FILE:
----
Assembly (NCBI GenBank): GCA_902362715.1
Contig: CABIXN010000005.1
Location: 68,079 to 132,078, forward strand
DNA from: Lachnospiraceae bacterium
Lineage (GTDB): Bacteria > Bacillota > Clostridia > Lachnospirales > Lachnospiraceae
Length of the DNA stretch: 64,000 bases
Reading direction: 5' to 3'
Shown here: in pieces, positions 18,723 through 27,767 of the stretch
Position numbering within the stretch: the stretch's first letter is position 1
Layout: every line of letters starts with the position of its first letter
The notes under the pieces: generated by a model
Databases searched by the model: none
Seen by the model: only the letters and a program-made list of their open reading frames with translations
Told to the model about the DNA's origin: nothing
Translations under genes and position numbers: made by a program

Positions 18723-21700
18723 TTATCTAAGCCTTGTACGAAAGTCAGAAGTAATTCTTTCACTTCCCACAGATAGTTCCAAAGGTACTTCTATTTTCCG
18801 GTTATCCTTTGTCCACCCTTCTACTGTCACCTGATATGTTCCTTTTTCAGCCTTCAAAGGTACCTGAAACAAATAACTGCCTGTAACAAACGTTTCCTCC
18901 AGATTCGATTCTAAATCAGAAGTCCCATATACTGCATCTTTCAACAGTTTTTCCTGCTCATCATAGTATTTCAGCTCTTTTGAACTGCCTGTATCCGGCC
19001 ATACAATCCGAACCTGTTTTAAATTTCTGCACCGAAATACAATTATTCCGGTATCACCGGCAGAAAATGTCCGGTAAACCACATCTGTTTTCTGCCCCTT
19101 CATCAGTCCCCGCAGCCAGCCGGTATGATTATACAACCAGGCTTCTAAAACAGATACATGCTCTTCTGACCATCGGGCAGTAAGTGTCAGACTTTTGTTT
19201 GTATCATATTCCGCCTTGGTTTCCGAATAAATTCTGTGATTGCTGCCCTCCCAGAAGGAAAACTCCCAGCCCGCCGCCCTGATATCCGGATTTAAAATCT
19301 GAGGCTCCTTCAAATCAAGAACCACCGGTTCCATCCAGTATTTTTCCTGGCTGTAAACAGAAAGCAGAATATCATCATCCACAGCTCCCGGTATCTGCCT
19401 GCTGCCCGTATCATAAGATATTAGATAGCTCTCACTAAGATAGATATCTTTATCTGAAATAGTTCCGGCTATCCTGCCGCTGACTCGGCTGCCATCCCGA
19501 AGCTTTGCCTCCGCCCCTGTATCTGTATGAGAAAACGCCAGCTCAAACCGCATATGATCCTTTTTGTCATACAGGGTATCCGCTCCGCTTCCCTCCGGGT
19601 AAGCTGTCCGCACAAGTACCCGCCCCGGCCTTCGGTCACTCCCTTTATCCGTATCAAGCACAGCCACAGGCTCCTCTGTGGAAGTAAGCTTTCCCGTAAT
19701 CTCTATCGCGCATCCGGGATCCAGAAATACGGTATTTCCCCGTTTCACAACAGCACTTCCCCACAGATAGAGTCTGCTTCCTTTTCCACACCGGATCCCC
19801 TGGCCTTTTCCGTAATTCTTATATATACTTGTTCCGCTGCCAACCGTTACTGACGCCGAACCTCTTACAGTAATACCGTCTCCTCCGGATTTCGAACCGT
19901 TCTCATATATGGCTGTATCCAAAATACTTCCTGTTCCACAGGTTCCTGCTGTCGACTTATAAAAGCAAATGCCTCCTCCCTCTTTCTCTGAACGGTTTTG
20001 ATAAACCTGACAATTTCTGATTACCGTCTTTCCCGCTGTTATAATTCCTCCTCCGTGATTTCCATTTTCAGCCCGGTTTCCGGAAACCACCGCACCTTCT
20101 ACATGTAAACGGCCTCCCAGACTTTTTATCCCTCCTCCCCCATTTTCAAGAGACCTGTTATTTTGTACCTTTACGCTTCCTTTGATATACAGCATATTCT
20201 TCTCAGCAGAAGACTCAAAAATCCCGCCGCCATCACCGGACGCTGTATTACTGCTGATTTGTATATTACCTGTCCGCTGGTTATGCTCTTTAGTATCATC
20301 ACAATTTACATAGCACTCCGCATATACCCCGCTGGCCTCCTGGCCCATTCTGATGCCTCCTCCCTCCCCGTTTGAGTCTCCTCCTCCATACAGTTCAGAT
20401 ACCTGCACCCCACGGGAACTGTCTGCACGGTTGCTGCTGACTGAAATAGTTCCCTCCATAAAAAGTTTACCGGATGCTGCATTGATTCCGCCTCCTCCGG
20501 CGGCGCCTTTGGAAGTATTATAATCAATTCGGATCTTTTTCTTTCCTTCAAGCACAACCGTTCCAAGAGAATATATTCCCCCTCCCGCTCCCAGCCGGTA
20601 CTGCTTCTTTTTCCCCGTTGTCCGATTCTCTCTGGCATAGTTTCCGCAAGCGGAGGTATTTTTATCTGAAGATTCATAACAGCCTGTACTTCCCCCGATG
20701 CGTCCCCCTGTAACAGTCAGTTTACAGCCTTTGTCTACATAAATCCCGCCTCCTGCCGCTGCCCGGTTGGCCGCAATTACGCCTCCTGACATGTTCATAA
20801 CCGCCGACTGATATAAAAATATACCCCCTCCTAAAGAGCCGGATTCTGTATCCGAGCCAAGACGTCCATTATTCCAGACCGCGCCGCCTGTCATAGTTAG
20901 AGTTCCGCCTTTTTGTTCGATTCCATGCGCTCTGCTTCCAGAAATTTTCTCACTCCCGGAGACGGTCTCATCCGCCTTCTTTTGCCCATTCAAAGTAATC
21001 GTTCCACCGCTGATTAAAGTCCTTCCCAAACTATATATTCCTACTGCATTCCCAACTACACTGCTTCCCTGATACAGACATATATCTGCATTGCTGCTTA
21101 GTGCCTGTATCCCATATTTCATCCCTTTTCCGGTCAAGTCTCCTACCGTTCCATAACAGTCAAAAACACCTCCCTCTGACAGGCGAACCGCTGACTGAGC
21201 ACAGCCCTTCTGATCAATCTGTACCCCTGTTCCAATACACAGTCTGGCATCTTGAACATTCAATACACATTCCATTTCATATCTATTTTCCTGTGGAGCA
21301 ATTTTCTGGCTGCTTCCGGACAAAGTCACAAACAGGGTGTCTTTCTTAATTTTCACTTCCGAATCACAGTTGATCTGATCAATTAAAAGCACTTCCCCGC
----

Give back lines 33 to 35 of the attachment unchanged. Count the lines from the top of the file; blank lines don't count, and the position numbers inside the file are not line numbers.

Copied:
20301 ACAATTTACATAGCACTCCGCATATACCCCGCTGGCCTCCTGGCCCATTCTGATGCCTCCTCCCTCCCCGTTTGAGTCTCCTCCTCCATACAGTTCAGAT
20401 ACCTGCACCCCACGGGAACTGTCTGCACGGTTGCTGCTGACTGAAATAGTTCCCTCCATAAAAAGTTTACCGGATGCTGCATTGATTCCGCCTCCTCCGG
20501 CGGCGCCTTTGGAAGTATTATAATCAATTCGGATCTTTTTCTTTCCTTCAAGCACAACCGTTCCAAGAGAATATATTCCCCCTCCCGCTCCCAGCCGGTA